Today was the Stage 5 Tour of California Time Trial in Solvang. We had a day off with no organized rides planned, which gave us lots of time to take in the race. I don't really follow professional cycling itself so I went into today not knowing much about any of the athletes or teams. I am ending the day knowing A LOT about who is who in the sport, how races work, how to spectate, and how things work behind the scenes. Since this was the time trial, it's really not too much different than watching the bike in a triathlon.
I woke up leisurely, ate my breakfast, and went to the hot tub to stretch myself as well as I could. Then I went out for an easy 75 minute spin on the time trial course. It was raining on and off so my bike got all dirty and I got covered in mud. Sometimes I wonder if it is worth all the cleanup time for such a short ride.
Our hotel is about a block from the finish line of the time trial and the festival. I spent a lot of time at the festival going to all the vendor booths and talking to people. Some of the highlights were seeing all the Zipp wheels at the Zipp booth, looking at the Slipstrem Felt DA team edition bike at the Felt booth, seeing Chris McCormack's Specialized TT bike that he rode at IM Hawaii this year, and just being saturated with all the bike excitement and energy. The Herbalife booth was having a contest on their computrainers to see who could have the fastest 1/4 mile sprint time. I gave it a shot and posted a time of 29.81 sec - my average power was 360 watts which was higher than anything I have done all week at camp! Funny how I did that on a badly fitting bike with platform pedals and in jeans with no warmup. Well it turned out that at the end of the day I missed women's 5th place for a prize from Rudy Project by only 0.1 seconds!!! Maybe my new specialty should be sprinting in street clothes.
The race itself was totally inspiring. I got right up to the front at the starting platform and saw all the pros preparing themselves from less than 10 feet away. It was awesome to see their routines and their bikes. All the top guys wear radios packed in the tip of their aero helmet so they can get feedback from their following car. Who knows what else you could store in that helmet. Taken out of context, time trialists look pretty goofy with their lycra suits, pointy hats, and tricked out bikes. Almost all of them used a disc wheel on the back and deep wheel on the front. Today was the first ever real life racing test of the Powertap on a Zipp disc wheel and will determine the upcoming release schedule for it. The most common bars I saw were the Easton Attack TT and the Zipp Aero Vuka. As the athletes were in line to start I saw them massaging their muscles, doing deep breathing, stretching hamstrings, flipping through their gears and getting it to the right one to start, and sitting down to focus. The focused calm is exactly how it needs to be done.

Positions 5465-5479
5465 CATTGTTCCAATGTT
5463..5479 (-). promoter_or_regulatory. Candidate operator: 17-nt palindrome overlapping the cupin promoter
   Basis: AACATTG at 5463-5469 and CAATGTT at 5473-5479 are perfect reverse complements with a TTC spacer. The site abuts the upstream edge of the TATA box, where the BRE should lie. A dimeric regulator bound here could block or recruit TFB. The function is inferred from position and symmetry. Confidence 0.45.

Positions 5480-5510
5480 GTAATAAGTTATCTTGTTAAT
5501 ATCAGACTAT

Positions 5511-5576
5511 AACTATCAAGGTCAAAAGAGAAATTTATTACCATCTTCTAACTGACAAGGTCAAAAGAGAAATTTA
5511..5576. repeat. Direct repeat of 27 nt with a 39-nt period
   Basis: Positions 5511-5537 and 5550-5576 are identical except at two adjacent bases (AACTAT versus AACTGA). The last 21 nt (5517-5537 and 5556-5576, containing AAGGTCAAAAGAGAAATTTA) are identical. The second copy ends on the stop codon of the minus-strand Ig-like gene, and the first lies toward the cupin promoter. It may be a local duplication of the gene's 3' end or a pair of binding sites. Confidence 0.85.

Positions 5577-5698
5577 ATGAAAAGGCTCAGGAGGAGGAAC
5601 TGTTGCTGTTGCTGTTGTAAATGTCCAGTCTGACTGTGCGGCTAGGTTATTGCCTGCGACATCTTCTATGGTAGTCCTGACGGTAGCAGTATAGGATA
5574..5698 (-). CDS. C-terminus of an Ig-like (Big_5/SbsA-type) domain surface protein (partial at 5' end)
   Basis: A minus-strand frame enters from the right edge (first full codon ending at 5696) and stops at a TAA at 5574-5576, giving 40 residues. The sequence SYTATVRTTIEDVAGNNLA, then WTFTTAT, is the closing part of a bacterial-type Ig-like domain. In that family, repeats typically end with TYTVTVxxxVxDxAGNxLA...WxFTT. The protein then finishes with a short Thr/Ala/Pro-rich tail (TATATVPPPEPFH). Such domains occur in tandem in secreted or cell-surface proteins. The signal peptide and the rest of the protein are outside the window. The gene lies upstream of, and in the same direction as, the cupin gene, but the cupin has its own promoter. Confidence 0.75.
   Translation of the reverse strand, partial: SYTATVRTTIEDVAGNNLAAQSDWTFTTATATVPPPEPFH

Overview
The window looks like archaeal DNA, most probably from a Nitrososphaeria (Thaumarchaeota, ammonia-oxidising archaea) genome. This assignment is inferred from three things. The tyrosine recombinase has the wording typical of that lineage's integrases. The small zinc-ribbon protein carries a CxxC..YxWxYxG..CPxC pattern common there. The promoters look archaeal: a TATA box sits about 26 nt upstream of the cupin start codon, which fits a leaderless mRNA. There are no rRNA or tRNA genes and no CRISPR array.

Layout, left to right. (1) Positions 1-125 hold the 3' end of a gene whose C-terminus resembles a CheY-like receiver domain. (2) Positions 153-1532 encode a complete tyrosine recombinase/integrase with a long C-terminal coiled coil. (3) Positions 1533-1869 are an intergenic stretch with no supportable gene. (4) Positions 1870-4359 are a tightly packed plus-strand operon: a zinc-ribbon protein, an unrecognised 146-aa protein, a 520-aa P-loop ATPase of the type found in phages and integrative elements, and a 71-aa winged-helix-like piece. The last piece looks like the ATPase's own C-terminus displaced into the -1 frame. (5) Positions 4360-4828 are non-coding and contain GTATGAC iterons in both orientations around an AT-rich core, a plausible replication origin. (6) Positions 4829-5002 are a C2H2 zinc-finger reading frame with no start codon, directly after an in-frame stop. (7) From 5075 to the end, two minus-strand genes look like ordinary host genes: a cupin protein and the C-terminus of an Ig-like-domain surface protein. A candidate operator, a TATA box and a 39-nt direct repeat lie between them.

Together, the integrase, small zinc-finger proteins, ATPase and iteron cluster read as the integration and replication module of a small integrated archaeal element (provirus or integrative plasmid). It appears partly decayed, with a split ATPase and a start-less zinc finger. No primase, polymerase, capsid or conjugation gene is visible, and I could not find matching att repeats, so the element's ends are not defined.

The finish line was very close to the start so it was easy to jump from one to the other. As they came in one by one, they were moving so fast you could blink and miss them. The crowds were at least 4 deep down the shoot so it was a little hard to see. They had some large screen monitors with live course footage going and finish line closeups so it was almost easier to watch that. I hung out with Patrick from the camp and he's an expert on this stuff. I got filled in on details of all his favorite athletes. He pointed out small details of form that distinguish the top time trial specialists and was able to answer all my questions about what was going on.
All in all, it was an awesome day. We finished it off with dinner at a nice restaurant and as we were eating the entire team Rabobank came in. This may as well be the Tour de France. They got me, I think I am on my way to becoming a cycling nut.